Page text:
How climate “pressures” and “pulses” affect Magellanic penguins

Magellanic Penguin

Climate change will reshape ecosystems around the world through two types of climate events: short-term extreme events – such as a heat wave – and long-term changes, such as a change in ocean currents. Environmentalists call short-term events “pulses” and long-term changes “pressures.”

Presses and legumes will likely have different effects on animal species. But how? And how will the animals react? Answering these questions is not an easy task because individual events can have radically divergent impacts on an animal species. Yet understanding the effects of presses and legumes is essential as environmental advocates and policymakers attempt to preserve ecosystems and safeguard biodiversity.

Researchers from the University of Washington have discovered the impact of different pressures and impulses on Magellanic penguins – a migratory marine predator – over nearly four decades at their largest historic breeding site in Punta Tombo, Argentina. In an article published the week of January 9 in the Proceedings of the National Academy of Sciences, the team from the UW’s Center for Ecosystem Sentinels reports that while individual pressures and drives impacted penguins in various ways, both were equally important to the future survival of the penguin population . They also found that these types of climate changes, taken together, lead to an overall population decline at that particular site.

“We found that penguin survival does not depend solely – or even largely – on one or a few climatic effects,” said lead author TJ Clark-Wolf, a postdoctoral researcher in biology at the UW and scientist at the center. “Instead, many different pressures and impulses impact penguin reproduction and survival over time.”

The study analyzed data collected at Punta Tombo from 1982 to 2019 by co-author Dee Boersma, founder of the Center for Ecosystem Sentinels and a UW biology professor, and colleagues. The data includes:

  • survival and reproductive success of nearly 54,000 penguins at the site, which is historically where hundreds of thousands of Magellanic penguins come to breed each summer
  • climatic conditions during each breeding season
  • ocean conditions off Punta Tombo, where adults feed during the breeding season and bring food back to the nest to feed their chicks
  • ocean conditions off the coast of South America, where adults and juveniles feed during their migration outside of the breeding season
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Rain soaks the down of a Magellanic chick, left, which is still too young to have the waterproof plumage of its parent, right. Photo by Dee Boersma/UW Center for Ecosystem Sentinels

Clark-Wolf and lead author Briana Abrahms, assistant professor of biology at the UW, integrated these data into an integrated population model that analyzed the effects of separate pressures and drives on the survival of Magellanic penguins in the over time. They found that different climate effects had distinct impacts on the Punta Tombo population. For example, heat waves – a climate pulse – have a detrimental effect on the population by killing both adults and chicks, as illustrated by a single-day heat wave in 2019 in Punta Tombo that killed more than 350 penguins. Climatic pressure and increased rainfall at the site have also negatively impacted the population, as storms during the breeding season kill chicks from exposure.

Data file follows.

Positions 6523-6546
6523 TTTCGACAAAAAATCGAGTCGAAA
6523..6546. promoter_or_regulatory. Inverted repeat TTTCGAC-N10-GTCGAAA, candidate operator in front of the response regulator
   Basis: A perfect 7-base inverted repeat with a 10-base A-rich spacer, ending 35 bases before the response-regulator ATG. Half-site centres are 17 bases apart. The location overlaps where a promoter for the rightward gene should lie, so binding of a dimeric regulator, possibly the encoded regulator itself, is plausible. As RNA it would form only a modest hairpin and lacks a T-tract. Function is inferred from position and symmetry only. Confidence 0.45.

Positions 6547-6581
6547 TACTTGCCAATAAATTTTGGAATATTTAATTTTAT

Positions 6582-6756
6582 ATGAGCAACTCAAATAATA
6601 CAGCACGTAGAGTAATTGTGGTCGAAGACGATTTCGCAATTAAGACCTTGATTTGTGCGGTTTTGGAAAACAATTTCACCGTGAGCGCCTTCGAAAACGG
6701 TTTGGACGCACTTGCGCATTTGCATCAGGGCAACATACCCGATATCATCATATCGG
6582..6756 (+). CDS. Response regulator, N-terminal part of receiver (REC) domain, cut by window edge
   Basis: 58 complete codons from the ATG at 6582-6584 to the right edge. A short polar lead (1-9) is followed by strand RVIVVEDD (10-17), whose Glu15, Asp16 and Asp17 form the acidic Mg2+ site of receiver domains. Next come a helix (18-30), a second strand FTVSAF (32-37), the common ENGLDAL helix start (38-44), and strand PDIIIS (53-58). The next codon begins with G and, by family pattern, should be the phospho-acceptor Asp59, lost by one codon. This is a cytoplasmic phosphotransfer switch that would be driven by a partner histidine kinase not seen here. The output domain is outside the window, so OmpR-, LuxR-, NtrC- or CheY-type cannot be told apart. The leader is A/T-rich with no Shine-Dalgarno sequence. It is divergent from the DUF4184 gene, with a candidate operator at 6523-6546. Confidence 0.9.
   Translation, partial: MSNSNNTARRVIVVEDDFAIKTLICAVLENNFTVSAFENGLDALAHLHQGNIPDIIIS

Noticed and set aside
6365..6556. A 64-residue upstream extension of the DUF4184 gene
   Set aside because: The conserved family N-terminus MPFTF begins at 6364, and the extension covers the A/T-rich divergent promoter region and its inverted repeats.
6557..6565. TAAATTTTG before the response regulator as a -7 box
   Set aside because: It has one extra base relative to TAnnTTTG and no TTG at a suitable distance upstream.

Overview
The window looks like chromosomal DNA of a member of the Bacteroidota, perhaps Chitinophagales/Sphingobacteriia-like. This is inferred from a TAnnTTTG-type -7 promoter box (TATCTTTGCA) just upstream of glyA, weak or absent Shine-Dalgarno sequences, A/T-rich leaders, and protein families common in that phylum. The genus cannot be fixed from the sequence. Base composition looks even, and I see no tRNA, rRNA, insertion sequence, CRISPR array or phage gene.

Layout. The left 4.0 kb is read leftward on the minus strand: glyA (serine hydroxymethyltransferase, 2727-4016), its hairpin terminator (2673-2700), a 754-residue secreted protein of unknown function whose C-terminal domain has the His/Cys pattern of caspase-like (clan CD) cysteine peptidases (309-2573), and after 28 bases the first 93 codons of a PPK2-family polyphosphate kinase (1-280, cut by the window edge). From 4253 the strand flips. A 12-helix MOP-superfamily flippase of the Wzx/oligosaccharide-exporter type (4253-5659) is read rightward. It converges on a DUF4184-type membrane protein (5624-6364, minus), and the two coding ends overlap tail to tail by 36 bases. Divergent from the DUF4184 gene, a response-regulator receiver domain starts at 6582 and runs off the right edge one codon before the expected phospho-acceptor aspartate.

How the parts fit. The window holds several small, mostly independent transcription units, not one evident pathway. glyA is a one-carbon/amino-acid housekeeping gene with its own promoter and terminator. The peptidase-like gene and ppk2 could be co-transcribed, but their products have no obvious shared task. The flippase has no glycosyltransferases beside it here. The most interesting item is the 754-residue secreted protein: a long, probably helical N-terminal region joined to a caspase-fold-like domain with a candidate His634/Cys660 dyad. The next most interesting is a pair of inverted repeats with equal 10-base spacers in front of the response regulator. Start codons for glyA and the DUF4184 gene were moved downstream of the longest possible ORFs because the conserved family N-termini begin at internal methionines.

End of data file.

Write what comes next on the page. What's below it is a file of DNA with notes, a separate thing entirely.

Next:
The gradual weakening of the plume of silt expelled into the ocean by the Río de la Plata, the second largest river basin in South America, is one of the factors that has had a positive impact on penguin survival. This pressure impacts penguins’ winter feeding waters off the coasts of northern Argentina, Uruguay and Brazil. Previous research by Ginger Rebstock, co-author of the new study and a research scientist at the UW, indicated that a weaker plume could allow penguins, especially females, to catch enough food each winter and to return to the breeding site in peak season. condition.

But the positive effects of a weakened plume could not offset the negative effects of other climate events in Punta Tombo, which over nearly four decades has become hotter and wetter. The number of breeding pairs at the site has declined from a peak of around 400,000 in the early 1980s to around 150,000 in 2019.

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“This colony will be 100 years old in 2024, but we completed another field study at the end of October in Punta Tombo and its numbers continue to decline,” Boersma said. “The penguins tend to move north to be closer to their food.”

Studies have found that Magellanic penguins establish other breeding sites further north on the South American coast in search of better feeding opportunities.

A summer scene at the Magellanic penguin colony at Punta Tombo in Argentina. Photo by Dee Boersma/UW Center for Ecosystem Sentinels

Understanding how these presses and legumes shape this population is crucial to informing conservation efforts, the researchers said.

“For conservation to be most effective, we need to know where, when and how to use our limited resources,” Abrahms said. “The information generated by this study tells us which climate effects we should worry about and which we should not worry about – and therefore can help us focus on the measures we know will have a positive impact.”

The decades of faithfully collected data at Punta Tombo allowed the team to examine the effects of long-term climate change and extreme events in combination and, therefore, better predict the impact of climate on this population over time. ‘future. They say it’s this same approach that can help conservationists and scientists understand how climate change will shape other long-lived animal species in our warming planet.

Thanks to the University of Washington for this news.